can be obtained without knowledge of the context of motions.
They can be used as a seed to find causal relationships between
motions or to obtain contextual information of human activity,
which is useful for intelligent systems that support human
activity in everyday environment.
The major contribution of the proposed method is twofold:
(1) motion density is proposed as a repeatability measure and
(2) the problem of finding consecutive time frames with large
motion density is formulated as a combinatorial optimization
problem which is solved via Dynamic Programming (DP) in
polynomial time O(N logN) where N is the total amount
of data. The proposed method was evaluated by detecting
repeated interactions between objects in everyday manipulation
tasks and outperformed the previous method in terms of both
detectability and computational time.
I. INTRODUCTION
Supporting daily life is one of the upcoming key applica
tions of robotics technology and the capability to understand
human activity is essential for this purpose. One of the com
mon approaches to understand human activity is to design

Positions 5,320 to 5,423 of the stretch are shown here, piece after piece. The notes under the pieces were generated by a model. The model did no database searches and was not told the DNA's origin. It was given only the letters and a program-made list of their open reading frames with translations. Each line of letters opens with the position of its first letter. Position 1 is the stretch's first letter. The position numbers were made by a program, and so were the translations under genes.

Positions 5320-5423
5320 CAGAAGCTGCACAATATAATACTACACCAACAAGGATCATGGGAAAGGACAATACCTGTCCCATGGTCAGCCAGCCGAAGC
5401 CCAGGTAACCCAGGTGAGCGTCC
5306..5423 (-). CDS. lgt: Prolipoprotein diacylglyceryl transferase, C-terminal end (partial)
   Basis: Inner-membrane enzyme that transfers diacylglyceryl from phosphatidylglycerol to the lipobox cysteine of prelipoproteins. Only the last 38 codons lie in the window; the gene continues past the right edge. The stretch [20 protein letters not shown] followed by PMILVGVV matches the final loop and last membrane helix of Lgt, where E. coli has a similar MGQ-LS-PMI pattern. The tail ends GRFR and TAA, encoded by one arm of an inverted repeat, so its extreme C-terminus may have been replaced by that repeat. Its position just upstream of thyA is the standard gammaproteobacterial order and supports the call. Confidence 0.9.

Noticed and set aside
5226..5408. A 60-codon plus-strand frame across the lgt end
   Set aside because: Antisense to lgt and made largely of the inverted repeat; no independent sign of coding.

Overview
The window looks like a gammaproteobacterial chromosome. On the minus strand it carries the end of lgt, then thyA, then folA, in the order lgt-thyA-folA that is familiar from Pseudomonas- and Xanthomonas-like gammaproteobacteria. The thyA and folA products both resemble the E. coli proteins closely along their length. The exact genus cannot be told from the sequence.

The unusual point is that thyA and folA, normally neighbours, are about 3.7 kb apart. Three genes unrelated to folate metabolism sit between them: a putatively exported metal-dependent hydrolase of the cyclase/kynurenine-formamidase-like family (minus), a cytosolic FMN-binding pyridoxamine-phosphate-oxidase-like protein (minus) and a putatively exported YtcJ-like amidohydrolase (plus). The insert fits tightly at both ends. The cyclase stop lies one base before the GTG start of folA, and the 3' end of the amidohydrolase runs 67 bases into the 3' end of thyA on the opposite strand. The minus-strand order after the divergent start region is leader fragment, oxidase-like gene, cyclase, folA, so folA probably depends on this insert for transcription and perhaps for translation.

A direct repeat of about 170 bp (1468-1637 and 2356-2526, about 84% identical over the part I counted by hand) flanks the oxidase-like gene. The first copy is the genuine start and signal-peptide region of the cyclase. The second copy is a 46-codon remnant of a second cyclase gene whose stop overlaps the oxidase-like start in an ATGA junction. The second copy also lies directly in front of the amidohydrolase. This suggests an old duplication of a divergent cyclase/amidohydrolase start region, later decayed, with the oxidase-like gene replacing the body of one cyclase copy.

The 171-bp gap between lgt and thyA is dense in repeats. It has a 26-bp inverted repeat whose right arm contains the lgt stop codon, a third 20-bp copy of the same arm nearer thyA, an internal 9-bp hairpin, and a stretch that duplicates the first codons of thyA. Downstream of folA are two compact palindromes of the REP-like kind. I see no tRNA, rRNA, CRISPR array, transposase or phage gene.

a set of necessary and sufficient taskdependent recognizers
that detect significant actions as well as capture the necessary
parameters to describe the action [1], [2], [3]. However, the
variety of human activity in everyday environment is very
diverse as opposed to those in a welldesigned environment
such as a factory, it is not practical to prepare recognizers to
cover all of them.
For this reason, a desirable system should have a mecha
nism to learn new knowledge, new recognizers, from obser
vation incrementally. As a bootstrap process to realize this
mechanism, we are trying to detect repeated motion patterns
as a structured information in observation data that can be
extracted without knowledge of the context of a task. The